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EMC completes acquisition of Data Domain; fate of data deduplication partner Quantum unknown

Beth Pariseau
EMC Corp. reported a slight increase in revenue last quarter and offered an optimistic outlook for the rest of the year as it completed the $2.1 billion acquisition of data

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deduplication specialist Data Domain Inc.

Meanwhile, the fate of EMC's current data deduplication partner, Quantum Corp., remains unclear after EMC executives avoided mentioning the firm during today's earnings call.

EMC reported revenue of $3.26 billion, an increase of 3% sequentially, and net income of $205.2 million, an increase of 6% sequentially. While stronger than first quarter revenue, the number represents a decline of 11% vs. the second quarter of 2008. In addition, net income fell short of the $360.1 million reported for last year's second quarter.

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EMC wraps up data deduplication vendor Data Domain; what's next for EMC, NetApp?

EMC acquires Data Domain for $2.1B after NetApp drops bid
EMC reported that storage products in its information infrastructure business brought in $1.8 billion in revenue and that it has already shipped a petabyte of solid-state drive (SSD) capacity with its disk arrays. EMC execs said Celerra had its ninth consecutive quarter of double-digit revenue growth, while Avamar data deduplication software revenue grew 40% compared to last year. Content management and archiving revenue increased 3% sequentially, but dropped 12% year over year. The new SourceOne email archiving software was "a key offering in several large solution deals this year," according to David Goulden, EMC's executive vice president and chief financial officer.

Financial analysts grilled the executives on a 3% sequential decline in the Symmetrix high-end disk array business, which "reflected continued pressure on high-end items," according to Goulden. CEO Joe Tucci said shipments of the new Symmetrix V-Max have slightly beat EMC's own internal plan, but added that sales have been tempered because EMC's automated tiered storage software, FAST, won't ship until the end of the year. "As that kicks in, I expect this cycle will carry us into 2010," Tucci said.

"The bottom line is that the overall hardware numbers were good," said Brian Babineau, a senior analyst at Milford, Mass.-based Enterprise Strategy Group. "The lines in storage have been blurred so significantly that customers can use Clariion for almost any workload except mainframe."

EMC executives optimistic about IT spending, growth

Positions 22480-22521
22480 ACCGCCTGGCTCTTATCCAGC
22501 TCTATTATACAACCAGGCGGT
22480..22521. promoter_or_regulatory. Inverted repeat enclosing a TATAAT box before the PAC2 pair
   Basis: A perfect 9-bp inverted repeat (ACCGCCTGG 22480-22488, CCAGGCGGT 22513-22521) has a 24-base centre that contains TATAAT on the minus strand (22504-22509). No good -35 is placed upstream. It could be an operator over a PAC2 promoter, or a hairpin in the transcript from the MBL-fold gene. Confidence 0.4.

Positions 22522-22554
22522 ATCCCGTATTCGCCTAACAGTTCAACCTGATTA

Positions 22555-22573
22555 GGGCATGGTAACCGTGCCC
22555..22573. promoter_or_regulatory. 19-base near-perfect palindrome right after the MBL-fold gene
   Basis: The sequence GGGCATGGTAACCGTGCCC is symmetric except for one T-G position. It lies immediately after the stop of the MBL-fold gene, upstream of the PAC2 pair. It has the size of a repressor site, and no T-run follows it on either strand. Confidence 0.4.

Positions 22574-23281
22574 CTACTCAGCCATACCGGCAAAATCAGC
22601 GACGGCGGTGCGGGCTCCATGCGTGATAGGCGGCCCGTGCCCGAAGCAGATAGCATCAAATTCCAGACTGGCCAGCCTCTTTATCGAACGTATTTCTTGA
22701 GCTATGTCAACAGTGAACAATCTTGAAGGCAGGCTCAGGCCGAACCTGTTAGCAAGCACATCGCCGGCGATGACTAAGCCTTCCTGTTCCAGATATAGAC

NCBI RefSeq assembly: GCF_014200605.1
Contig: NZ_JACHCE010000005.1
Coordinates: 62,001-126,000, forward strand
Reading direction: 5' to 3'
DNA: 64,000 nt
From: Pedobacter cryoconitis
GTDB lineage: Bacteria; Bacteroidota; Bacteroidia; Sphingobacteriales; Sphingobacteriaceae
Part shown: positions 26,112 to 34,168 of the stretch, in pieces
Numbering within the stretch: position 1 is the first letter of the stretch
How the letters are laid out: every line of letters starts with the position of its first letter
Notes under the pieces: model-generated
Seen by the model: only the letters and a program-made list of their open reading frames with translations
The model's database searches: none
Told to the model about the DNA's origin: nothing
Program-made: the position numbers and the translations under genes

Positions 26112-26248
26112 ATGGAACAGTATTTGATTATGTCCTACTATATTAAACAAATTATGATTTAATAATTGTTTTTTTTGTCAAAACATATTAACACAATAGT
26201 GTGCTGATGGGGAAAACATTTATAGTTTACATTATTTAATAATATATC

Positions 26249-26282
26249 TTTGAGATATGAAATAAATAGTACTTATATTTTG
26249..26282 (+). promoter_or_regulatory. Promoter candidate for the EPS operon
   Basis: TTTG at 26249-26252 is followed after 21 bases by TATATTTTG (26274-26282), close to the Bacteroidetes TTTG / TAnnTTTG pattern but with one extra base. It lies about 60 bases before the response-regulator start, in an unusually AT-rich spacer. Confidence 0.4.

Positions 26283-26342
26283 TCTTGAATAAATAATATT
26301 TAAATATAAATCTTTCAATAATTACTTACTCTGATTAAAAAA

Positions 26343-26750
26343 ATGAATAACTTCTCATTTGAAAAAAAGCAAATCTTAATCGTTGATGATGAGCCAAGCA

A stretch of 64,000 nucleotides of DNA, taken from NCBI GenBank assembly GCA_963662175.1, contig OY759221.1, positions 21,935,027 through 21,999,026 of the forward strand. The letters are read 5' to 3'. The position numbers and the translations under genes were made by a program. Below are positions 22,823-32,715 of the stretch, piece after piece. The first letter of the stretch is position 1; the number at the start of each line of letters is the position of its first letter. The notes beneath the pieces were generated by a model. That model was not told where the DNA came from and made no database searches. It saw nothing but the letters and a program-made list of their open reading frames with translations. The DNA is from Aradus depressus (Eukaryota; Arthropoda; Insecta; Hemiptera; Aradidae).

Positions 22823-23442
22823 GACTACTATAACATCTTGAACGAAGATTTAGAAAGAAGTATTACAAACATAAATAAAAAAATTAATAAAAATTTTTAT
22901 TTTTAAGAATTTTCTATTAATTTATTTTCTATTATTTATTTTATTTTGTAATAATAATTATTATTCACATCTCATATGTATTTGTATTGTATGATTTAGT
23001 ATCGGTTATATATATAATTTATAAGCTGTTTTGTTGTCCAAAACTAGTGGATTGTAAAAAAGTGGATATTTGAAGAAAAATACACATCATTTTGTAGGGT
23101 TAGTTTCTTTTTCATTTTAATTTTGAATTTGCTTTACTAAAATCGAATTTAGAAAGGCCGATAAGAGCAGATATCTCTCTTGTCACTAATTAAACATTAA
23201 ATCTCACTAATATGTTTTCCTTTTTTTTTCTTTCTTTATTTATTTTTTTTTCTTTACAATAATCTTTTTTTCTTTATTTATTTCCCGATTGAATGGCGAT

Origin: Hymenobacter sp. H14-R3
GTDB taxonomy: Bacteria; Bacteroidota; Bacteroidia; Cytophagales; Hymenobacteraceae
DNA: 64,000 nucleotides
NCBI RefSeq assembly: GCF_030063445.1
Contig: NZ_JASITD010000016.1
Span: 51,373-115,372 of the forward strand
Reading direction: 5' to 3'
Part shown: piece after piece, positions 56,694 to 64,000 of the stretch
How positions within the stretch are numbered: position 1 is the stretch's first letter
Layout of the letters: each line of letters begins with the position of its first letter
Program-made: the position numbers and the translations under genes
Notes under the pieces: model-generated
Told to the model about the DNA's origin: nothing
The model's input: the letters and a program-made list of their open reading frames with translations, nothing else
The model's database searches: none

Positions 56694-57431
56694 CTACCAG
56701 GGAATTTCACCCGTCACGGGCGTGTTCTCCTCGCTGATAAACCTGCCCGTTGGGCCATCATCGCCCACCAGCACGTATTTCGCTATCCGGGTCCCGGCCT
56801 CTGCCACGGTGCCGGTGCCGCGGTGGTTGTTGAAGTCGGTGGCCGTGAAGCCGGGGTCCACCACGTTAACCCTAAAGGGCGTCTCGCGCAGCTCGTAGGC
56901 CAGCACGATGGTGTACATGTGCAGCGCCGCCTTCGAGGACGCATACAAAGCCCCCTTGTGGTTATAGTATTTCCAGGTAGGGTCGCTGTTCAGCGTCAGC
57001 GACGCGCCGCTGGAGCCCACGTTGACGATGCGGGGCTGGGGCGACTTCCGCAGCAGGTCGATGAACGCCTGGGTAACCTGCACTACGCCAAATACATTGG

EMC execs were more optimistic about IT spending than last quarter. "IT spending was more stable and a little more predictable" last quarter, according to Goulden. Tucci added that customers' IT spending had "firmed up quite a bit." Based on those trends, the executives offered a forecast calling for 2% to 3% growth this quarter and more significant growth toward the end of the year.

EMC also said today that it expects $200 million in revenue from the acquisition of Data Domain over the next two quarters. That acquisition is expected to formally close today, with EMC controlling 94.2% of Data Domain shares after completing its tender offer. EMC reported Data Domain had about $86 million in revenue last quarter, an increase of 40% vs. last year. Tucci predicted that EMC's data deduplication tandem of Avamar and Data Domain will represent close to $1 billion in revenue next year.

Writing on the wall for Quantum?

There was no mention of Quantum on the earnings call. EMC posted a 'frequently asked questions' page on its website this week that vaguely addresses the data deduplication software licensed from Quantum for the EMC Disk Library line. According to the FAQ, "The deduplication engine for the DL4000 will transition to the Data Domain architecture over time," while "The DL1500 and DL3000 models will continue to be offered and supported according to standard EMC policy."

However, to most industry watchers, the writing seems to be on the wall for Quantum. "It's hard to imagine EMC trying to continue to innovate on, support and maintain two different dedupe engines," said Arun Taneja, founder and consulting analyst at Hopkinton, Mass.-based Taneja Group. "There would have to be a reason for it. It seems like the decision is obvious – or at least the signs are all pointing one way."

Related Topics: Storage vendors, VIEW ALL TOPICS

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